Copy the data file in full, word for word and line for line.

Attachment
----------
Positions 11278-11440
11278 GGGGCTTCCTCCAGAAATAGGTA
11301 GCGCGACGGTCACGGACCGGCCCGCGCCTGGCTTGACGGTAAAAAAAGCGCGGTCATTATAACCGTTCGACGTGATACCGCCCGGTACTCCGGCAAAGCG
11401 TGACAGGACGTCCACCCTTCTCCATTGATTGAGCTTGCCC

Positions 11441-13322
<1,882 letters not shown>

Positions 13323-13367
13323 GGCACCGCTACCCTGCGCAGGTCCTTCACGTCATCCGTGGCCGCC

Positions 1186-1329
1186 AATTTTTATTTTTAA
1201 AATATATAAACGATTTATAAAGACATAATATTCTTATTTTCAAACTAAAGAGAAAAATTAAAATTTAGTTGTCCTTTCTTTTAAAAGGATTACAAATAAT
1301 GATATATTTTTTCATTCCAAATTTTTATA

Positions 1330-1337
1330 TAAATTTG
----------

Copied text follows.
Positions 11278-11440
11278 GGGGCTTCCTCCAGAAATAGGTA
11301 GCGCGACGGTCACGGACCGGCCCGCGCCTGGCTTGACGGTAAAAAAAGCGCGGTCATTATAACCGTTCGACGTGATACCGCCCGGTACTCCGGCAAAGCG
11401 TGACAGGACGTCCACCCTTCTCCATTGATTGAGCTTGCCC

Positions 11441-13322
<1,882 letters not shown>

Positions 13323-13367
13323 GGCACCGCTACCCTGCGCAGGTCCTTCACGTCATCCGTGGCCGCC

Positions 1186-1329
1186 AATTTTTATTTTTAA
1201 AATATATAAACGATTTATAAAGACATAATATTCTTATTTTCAAACTAAAGAGAAAAATTAAAATTTAGTTGTCCTTTCTTTTAAAAGGATTACAAATAAT
1301 GATATATTTTTTCATTCCAAATTTTTATA

Positions 1330-1337
1330 TAAATTTG